There are always risks when purchasing a house. That is why it is important to have an experienced property lawyer to guide you through the process. Some of the risks associated with buying include:
- Buying off the plan can be a big gamble. Property developers and real estate agents sell the idea of a property but may not deliver on the image of what has been sold. If this happens, you might have recourse under contract law. It is essential you get legal advice as soon as it comes to your attention that what is or has been delivered does not meet what you agreed to. There is also a risk that the property’s market value may be worthless when it is finished than what you have paid for it.
- Making an offer before getting financial approval from your lender. If you make an offer before arranging pre-approval, you run the risk of the sale falling through if you are unable to raise the funds for your purchase. If this happens, you may be financially liable for 0.25% (or the amount of the deposit) as the vendor has lost the opportunity to sell the property during that time. You also need to think about the tax implications (stamp duty) and any additional costs that may arise during the conveyancing process such as conveyancing transaction costs (title searches, title transfer and legal fees.
- Buying into strata properties. Strata properties are gaining popularity with the housing boom in Sydney. Strata is the purchasing of a lot within a property e.g. apartment, townhouse, etc, with shared ownership of the common property e.g. external walls, staircases, driveway, swimming pool, gardens, etc. Strata properties have a body corporate or owners corporation made up of lot owners who pay annual or quarterly fees used for the upkeep of common areas. The body corporate holds regular meetings about issues impacting on the strata scheme e.g. major works. When buying a strata property, you should inspect the strata scheme’s legal documents such as financial records, current insurance policies, etc. However, there may be additional costs with accessing these records. It is also essential that the strata scheme has appropriate insurance to cover costs associated with large scale events. For example, major structural issues like the ones experienced with Opal Towers.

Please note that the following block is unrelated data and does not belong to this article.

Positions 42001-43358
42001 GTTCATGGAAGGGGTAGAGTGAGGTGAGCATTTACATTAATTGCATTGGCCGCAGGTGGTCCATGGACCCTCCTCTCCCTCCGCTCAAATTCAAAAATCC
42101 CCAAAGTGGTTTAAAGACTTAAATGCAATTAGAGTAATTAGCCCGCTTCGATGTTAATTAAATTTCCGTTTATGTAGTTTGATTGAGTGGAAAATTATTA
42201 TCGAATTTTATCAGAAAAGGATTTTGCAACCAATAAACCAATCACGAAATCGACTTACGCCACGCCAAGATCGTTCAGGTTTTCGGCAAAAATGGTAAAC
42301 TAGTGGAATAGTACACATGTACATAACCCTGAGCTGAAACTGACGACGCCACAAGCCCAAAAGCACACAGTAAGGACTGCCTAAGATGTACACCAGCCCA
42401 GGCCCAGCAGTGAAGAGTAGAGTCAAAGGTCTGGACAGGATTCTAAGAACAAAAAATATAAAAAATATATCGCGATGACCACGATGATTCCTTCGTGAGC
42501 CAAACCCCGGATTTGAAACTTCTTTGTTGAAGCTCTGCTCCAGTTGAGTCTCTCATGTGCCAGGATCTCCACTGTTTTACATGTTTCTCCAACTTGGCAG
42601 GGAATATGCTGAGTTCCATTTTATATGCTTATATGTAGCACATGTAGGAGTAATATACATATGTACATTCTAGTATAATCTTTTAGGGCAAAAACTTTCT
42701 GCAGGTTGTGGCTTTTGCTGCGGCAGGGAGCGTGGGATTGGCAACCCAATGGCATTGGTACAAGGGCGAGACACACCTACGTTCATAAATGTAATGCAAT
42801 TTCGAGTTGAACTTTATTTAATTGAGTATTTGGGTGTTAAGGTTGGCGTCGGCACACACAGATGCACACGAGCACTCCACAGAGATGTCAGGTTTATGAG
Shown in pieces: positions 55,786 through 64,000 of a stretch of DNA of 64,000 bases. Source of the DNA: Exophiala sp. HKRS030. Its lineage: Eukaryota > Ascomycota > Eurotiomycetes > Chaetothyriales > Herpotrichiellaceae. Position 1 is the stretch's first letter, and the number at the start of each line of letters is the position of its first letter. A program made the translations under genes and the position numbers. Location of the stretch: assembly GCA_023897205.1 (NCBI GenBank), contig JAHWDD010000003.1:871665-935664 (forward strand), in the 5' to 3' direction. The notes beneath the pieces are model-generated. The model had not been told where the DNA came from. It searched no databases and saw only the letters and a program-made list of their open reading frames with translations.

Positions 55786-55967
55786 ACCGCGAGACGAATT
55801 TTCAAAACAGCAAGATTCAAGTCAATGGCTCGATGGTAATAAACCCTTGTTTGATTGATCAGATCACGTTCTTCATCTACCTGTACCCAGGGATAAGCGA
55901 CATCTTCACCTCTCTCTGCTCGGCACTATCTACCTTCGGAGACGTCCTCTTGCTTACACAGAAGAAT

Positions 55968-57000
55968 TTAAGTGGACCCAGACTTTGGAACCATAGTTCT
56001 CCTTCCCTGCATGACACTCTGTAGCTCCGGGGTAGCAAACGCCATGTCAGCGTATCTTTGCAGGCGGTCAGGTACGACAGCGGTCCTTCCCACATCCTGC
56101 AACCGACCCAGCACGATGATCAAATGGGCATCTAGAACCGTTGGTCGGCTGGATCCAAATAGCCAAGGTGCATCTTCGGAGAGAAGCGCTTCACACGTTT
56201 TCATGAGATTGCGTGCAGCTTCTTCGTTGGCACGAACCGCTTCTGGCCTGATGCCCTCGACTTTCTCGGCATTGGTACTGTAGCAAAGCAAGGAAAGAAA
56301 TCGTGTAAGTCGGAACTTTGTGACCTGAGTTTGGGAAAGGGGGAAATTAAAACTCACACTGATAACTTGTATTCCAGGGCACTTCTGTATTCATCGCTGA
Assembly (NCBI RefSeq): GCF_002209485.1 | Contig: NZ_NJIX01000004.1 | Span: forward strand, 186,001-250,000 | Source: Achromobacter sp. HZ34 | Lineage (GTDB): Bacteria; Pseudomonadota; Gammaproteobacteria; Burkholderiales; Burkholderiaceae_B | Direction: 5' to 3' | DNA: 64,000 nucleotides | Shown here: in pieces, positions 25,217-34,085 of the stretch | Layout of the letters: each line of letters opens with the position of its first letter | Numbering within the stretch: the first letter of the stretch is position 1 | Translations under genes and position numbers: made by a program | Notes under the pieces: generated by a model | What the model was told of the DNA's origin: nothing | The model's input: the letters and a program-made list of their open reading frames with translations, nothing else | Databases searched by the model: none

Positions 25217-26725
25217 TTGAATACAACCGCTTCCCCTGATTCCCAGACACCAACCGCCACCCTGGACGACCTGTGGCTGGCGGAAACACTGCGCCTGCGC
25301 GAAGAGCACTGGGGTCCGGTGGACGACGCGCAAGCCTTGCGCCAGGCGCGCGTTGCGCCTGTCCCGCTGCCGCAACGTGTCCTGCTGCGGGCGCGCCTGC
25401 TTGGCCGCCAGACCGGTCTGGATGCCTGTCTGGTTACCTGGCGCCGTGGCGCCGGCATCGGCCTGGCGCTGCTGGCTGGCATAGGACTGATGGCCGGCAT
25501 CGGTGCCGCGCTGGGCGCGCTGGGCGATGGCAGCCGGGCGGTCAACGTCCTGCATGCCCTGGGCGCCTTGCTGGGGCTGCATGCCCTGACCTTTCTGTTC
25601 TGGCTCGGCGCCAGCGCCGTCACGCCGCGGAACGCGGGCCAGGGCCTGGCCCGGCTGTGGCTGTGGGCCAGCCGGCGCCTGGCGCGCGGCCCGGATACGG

The above is general legal information and should not be considered legal advice. You should speak with one of our property lawyers for legal advice tailored to your specific legal problem. It should also be noted that there may be conveyancing transaction delays due to COVID-19.
Frequently Asked Questions.
Conveyancers specialise in real property transactions. A property lawyer not only deals with real property transactions but has a broader knowledge of the law. If you have multiple issues connected with your purchase, for example, trust accounts, tax implications, family law, wills and estate, construction, etc. Both conveyancers and property lawyers are required to be registered and have professional indemnity insurance.
Guzumping is when a vendor accepts your offer only to sell the property to someone else for more money. A sale is not final until contracts have been signed and exchanged. If you are guzumped before the exchange of contract, there isn’t much you can do.
Settlement usually takes place 6 weeks after contracts are exchanged. However, this can be negotiated between the vendor and purchaser.